New statistics released on Thursday by the U.S. Labor Department show that unemployment throughout the country has fallen to its lowest rate in the last 7 years, dropping to 5.3 percent after the month of June saw employers hiring at a fast rate. However, this drops against the background of less people actively searching for work and wages stagnating.
Over the last month, more than 223,000 new jobs were added to the economy, capping off another solid month when it comes to employment. Unemployment on the other side has reached its lowest levels since during the early stages of the financial crisis, with it being at 5 percent in April 2008. One year and half later that stat doubled under the pressure of the worst phase of recession.
However, this should be taken only in context: it appears the cause of low unemployment is actually a decrease in the number of US citizens actively searching for a job, rather than anything else. The unemployment rate is calculated only by taking into account individuals who actively search for a workplace; those who, for example, lose their job and give up or postpone searching for another are not counted. In this regard, the proportion of Americans active on the labor market (employed or searching for job) has dropped to its lowest since 1978.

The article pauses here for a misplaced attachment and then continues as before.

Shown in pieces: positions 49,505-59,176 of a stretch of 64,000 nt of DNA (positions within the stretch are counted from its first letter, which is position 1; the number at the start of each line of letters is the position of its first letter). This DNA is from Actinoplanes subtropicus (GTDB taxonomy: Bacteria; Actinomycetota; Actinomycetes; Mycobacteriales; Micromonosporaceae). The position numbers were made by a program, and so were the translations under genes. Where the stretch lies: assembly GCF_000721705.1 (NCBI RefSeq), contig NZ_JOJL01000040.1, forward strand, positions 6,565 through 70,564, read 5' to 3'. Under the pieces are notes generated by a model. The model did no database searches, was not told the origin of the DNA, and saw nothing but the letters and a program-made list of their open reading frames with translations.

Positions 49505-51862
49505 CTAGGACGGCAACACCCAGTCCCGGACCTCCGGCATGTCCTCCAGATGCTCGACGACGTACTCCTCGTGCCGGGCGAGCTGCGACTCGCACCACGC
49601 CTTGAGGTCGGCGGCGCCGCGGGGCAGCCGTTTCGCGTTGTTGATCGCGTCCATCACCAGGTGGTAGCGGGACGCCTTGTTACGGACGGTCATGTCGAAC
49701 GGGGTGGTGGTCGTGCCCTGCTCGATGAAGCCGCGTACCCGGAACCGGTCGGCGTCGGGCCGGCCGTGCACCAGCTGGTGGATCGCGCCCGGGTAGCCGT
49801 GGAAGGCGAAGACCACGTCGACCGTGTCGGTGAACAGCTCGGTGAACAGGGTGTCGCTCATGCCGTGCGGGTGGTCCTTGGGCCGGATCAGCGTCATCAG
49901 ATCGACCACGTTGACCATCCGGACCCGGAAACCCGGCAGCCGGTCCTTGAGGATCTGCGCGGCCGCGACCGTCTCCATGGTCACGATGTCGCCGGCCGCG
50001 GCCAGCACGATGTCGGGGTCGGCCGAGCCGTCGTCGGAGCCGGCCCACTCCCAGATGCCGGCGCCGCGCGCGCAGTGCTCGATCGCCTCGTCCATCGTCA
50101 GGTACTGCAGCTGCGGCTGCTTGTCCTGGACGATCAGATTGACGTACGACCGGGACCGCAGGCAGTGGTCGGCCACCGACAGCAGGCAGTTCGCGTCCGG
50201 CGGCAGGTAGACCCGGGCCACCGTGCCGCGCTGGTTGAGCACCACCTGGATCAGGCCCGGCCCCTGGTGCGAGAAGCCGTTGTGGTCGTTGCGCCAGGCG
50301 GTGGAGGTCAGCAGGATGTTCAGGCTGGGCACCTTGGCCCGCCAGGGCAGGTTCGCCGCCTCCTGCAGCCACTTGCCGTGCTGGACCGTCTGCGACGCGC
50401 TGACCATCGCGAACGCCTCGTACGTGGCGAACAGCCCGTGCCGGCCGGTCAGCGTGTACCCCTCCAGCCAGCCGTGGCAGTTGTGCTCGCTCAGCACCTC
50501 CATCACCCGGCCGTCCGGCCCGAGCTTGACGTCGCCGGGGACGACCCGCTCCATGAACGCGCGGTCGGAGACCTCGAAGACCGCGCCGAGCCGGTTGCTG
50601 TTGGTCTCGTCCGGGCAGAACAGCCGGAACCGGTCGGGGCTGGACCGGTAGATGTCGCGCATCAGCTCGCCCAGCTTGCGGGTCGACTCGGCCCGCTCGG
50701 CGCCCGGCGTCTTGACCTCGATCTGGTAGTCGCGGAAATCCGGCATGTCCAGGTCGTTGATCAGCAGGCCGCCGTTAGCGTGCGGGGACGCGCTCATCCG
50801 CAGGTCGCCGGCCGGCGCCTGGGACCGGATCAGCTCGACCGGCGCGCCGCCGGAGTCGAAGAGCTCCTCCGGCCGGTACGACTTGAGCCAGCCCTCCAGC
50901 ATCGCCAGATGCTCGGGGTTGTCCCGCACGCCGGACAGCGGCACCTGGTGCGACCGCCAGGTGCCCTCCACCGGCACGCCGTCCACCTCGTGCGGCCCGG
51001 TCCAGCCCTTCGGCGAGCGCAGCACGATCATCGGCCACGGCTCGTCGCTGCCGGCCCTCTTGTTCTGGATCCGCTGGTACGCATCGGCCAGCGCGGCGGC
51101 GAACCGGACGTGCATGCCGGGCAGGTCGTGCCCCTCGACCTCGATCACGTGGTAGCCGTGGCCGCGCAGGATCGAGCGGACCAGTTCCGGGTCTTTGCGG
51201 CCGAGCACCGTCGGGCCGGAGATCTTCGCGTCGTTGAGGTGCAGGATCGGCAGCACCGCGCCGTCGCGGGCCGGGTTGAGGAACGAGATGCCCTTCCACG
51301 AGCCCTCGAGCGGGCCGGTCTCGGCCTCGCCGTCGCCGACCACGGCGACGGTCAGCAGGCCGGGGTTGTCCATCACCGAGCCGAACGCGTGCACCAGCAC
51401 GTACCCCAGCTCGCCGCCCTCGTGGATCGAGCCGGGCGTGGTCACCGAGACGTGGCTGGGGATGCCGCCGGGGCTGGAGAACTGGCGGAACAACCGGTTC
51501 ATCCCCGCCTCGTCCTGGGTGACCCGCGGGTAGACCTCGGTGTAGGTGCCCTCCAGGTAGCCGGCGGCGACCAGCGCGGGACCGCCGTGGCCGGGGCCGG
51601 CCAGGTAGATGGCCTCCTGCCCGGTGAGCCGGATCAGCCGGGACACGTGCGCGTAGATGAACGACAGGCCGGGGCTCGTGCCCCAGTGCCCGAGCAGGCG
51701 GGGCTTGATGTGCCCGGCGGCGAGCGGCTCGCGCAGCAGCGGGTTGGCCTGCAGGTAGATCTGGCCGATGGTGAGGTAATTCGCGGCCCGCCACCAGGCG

And while the active labor force actually decreases, the wages don’t do much in that regard. In the past 12 month average wage has gone up by just 2 percent – quite an insignificant amount, which for all means and purposes equals with stagnation.
These numbers put more scrutiny upon the expected upcoming decision of the US Federal Reserve of raising interest rates above 0 percent for the first time since 2008, when it adopted the measure as a stimulus effort to revive a battered economy. With the situation now stabilizing if not outright improving, many rumors suggest that the Federal Reserve will raise interest rates somewhere in Q3 or Q4; this would mean, among other, higher rates for mortgages, auto loans or any other type of credits or borrowings.
On the bright side, the average 221,000 jobs added monthly over the last three months show that employer confidence in the economy is present and even slightly growing. This comes to complement last month’s Consumer Sentiment Index which reached its highest value since 2005, signaling great consumer trust in the economy overall.